Last month, a 20-year-long study published in Health Psychology found that when people think they're less active than similar-aged peers—even if they're equally or more active—they're more likely to die earlier. This is just the latest in a long line of research that's been mystifying psychologists as much as physicians for decades: How people feel about their health changes it.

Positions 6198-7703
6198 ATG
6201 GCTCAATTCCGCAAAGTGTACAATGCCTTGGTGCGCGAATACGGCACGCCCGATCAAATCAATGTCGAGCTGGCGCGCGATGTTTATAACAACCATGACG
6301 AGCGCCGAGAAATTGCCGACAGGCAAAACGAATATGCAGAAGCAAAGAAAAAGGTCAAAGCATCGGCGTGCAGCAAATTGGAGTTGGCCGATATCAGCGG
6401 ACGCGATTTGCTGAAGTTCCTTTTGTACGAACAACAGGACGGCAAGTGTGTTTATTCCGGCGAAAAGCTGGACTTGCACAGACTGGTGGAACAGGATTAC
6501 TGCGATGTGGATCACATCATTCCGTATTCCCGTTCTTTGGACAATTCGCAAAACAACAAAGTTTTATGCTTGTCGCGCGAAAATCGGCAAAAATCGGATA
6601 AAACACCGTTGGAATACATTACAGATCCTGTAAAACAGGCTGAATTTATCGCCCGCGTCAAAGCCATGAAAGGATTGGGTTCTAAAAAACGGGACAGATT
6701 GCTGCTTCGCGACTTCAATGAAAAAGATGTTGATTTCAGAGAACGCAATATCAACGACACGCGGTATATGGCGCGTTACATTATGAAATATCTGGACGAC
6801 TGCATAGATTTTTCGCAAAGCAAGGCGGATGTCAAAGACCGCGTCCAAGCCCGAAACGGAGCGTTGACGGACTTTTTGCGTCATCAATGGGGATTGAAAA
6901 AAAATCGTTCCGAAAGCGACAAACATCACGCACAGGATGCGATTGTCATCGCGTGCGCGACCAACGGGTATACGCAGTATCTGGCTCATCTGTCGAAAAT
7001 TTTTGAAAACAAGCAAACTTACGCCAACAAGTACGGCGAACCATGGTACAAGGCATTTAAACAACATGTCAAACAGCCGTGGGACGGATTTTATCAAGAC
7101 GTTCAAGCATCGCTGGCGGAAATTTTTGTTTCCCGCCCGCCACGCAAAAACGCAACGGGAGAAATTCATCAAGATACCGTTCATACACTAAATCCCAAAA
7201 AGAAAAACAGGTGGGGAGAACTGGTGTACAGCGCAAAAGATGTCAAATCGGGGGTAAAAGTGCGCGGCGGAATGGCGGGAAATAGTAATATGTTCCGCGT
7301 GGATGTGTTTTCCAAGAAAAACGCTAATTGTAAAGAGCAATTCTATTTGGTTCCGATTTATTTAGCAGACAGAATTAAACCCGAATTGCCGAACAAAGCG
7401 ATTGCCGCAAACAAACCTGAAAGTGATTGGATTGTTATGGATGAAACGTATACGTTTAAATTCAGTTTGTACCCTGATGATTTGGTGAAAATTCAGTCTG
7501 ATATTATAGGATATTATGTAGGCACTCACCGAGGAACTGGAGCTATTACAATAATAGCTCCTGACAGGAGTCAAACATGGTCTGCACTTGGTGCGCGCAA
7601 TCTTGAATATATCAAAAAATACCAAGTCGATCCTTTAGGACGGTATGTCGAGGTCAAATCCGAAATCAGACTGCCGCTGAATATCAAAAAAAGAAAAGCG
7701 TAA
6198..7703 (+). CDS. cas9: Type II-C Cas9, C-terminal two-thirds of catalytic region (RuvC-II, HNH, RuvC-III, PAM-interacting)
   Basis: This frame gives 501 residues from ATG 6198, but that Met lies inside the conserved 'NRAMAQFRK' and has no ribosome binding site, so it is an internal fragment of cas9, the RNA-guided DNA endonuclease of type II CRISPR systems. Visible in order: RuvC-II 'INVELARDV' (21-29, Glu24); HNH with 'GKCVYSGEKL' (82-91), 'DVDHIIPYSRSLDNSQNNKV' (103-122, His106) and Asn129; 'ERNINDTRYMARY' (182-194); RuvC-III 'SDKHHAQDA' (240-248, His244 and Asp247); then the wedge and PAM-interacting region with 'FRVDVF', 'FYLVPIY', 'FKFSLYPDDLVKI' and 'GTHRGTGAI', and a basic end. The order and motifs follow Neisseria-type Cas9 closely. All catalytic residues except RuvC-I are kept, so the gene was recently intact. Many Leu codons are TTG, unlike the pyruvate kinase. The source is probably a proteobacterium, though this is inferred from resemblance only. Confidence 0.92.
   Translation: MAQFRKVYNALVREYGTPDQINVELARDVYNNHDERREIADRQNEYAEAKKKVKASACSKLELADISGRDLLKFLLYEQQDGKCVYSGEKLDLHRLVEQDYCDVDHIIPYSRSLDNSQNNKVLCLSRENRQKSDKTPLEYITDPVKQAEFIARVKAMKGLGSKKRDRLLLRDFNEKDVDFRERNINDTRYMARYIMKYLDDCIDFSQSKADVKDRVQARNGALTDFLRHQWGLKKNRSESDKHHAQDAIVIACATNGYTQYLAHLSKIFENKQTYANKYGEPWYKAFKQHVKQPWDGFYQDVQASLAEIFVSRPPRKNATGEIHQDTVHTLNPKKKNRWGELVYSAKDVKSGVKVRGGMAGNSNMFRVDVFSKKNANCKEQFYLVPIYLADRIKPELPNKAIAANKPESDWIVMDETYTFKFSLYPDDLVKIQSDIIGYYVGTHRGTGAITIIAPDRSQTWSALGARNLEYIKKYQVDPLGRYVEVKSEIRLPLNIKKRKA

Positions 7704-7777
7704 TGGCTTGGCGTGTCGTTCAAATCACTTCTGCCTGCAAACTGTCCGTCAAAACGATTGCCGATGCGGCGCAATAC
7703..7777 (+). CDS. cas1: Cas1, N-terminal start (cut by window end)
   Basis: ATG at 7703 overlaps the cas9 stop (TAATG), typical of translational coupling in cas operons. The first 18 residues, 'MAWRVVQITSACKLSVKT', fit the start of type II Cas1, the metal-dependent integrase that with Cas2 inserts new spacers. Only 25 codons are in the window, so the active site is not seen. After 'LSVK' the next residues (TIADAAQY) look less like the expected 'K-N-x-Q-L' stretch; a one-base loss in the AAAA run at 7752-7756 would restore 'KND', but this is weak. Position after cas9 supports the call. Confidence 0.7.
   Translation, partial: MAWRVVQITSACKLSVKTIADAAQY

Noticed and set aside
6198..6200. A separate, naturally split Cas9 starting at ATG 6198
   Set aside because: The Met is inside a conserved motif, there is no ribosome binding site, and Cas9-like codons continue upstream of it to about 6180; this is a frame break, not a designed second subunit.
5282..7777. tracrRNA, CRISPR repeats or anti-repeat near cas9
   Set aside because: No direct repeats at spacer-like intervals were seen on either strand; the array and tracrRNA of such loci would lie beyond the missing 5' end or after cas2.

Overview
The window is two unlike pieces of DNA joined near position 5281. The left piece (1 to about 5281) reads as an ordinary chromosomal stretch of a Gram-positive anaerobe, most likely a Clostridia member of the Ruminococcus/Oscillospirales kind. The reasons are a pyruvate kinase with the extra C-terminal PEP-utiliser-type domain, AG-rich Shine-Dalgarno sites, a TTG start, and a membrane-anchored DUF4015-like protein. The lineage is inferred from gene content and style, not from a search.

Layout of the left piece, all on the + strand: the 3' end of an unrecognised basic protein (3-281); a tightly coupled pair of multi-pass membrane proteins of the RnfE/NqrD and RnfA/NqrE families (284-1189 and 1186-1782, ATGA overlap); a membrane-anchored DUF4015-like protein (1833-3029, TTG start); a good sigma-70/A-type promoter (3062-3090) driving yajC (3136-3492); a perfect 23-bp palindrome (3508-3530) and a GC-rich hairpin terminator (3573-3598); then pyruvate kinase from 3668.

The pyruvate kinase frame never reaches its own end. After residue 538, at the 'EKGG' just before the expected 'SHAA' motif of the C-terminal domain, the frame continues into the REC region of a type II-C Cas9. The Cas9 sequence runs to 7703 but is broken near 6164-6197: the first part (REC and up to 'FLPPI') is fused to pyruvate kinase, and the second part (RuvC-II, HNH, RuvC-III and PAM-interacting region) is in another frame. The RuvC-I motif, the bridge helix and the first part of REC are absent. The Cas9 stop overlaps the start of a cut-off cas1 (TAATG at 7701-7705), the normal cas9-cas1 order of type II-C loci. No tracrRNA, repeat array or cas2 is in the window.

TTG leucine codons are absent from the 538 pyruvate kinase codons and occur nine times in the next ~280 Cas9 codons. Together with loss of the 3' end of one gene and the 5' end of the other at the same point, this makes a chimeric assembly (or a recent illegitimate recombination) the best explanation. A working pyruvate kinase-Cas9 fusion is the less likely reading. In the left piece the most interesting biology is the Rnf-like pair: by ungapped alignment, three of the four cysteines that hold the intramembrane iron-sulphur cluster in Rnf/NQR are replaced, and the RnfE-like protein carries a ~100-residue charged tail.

Our perceptions about our health can, in fact, have immediate effects. Naval cadets told that they're unlikely to experience seasickness are less likely to feel it than cadets told they probably will. Other research suggests that just thinking you slept well the night before—even if you didn't—improves both alertness and cognitive performance.